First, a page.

[Skip to Content]
[Skip to Content Landing]
August 24, 1957


JAMA. 1957;164(17):1879-1886. doi:10.1001/jama.1957.02980170019004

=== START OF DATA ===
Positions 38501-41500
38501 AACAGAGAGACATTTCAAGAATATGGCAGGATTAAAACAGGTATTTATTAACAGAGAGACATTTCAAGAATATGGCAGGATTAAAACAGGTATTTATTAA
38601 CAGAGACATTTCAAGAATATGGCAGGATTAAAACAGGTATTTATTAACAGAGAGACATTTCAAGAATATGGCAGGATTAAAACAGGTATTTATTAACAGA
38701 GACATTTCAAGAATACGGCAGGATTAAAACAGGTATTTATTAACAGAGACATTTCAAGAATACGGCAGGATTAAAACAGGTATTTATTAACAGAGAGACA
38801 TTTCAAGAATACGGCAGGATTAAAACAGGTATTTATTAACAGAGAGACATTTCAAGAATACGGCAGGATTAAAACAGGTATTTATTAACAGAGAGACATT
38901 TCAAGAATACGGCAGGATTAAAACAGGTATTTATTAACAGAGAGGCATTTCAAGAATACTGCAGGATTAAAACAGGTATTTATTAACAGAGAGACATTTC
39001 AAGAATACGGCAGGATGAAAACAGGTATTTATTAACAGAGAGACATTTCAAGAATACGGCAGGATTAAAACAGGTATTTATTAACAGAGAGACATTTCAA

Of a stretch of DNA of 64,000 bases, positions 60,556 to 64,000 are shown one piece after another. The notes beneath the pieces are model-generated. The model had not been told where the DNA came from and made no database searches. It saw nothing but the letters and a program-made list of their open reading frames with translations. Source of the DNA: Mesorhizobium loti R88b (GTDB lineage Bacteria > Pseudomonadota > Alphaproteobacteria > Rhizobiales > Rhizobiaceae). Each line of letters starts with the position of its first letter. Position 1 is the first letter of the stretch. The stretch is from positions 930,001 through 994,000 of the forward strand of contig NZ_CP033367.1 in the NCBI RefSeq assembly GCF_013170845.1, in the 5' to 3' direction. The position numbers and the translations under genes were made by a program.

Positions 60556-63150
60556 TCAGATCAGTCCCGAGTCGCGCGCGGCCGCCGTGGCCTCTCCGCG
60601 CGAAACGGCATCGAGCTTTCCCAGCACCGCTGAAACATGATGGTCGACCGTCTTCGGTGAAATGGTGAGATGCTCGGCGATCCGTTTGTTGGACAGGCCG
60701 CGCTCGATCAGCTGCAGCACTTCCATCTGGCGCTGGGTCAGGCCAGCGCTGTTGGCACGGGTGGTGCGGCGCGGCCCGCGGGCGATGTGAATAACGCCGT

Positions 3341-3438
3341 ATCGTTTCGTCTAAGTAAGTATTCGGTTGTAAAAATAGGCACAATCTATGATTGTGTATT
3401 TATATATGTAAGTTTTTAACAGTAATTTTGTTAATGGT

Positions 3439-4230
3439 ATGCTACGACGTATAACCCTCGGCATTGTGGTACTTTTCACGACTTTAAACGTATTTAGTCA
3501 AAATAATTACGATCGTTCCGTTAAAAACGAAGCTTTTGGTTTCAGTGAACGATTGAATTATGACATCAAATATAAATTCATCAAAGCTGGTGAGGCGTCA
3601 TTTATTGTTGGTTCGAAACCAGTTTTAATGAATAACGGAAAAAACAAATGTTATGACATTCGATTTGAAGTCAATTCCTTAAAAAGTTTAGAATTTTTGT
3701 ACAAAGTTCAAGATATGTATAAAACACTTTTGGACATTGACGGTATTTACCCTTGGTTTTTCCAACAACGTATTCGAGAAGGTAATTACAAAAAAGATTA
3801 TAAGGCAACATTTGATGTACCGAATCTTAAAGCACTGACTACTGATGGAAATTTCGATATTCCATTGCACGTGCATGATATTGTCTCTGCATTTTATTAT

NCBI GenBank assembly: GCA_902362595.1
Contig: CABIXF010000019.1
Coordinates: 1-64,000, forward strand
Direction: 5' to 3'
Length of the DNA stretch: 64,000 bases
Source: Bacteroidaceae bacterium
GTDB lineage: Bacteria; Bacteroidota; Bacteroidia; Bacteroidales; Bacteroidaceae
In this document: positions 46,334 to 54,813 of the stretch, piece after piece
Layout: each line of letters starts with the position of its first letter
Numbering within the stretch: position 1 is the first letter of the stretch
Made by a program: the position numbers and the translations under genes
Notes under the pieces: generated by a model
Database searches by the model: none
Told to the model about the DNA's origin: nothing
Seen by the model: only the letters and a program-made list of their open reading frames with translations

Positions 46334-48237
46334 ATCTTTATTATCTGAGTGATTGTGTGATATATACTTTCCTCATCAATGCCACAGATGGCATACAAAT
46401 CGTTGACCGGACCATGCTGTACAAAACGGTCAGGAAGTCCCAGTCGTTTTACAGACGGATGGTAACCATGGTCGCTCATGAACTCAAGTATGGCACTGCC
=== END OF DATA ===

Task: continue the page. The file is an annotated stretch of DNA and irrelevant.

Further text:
• The effectiveness of combining reserpine with mecamylamine in treating hypertension was tested in 75 patients, all of whom had sustained blood pressure levels above 150/100 mm. Hg before treatment. A comparison was made between one group of 17 patients receiving mecamylamine alone and another group of 58 receiving mecamylamine with reserpine. The reserpine was given in amounts of 1 mg. daily by mouth in four equally divided doses. The optimal dosage of mecamylamine was determined by a set dose titration procedure for each patient, beginning with 2.5 mg. twice a day; the average dose of mecamylamine for those patients who did respond to the drug alone during prolonged treatment was 34 mg. daily. There were some patients who did not respond satisfactorily to double this dose. The data include the average of all blood pressure levels and pulse rates obtained weekly or biweekly for a period of three months approximately one year after beginning therapy with mecamylamine. The patient was described as responding to the treatment if it brought about a fall of 20 mm. Hg or more in his mean blood pressure or a reduction to the normotensive level, taken as below 150/100 mm. Hg. The over-all response rate for the group receiving mecamylamine alone was 57%; the corresponding figure for the group receiving the combination of drugs was 92%. The combination was therefore more effective than the mecamylamine alone. The most frequent side-effects of prolonged administration of mecamylamine were xerostomia, general weakness, and constipation; the most frequent complaints when the combination was taken for many months were impotence, excessive sedation, and blurring of vision.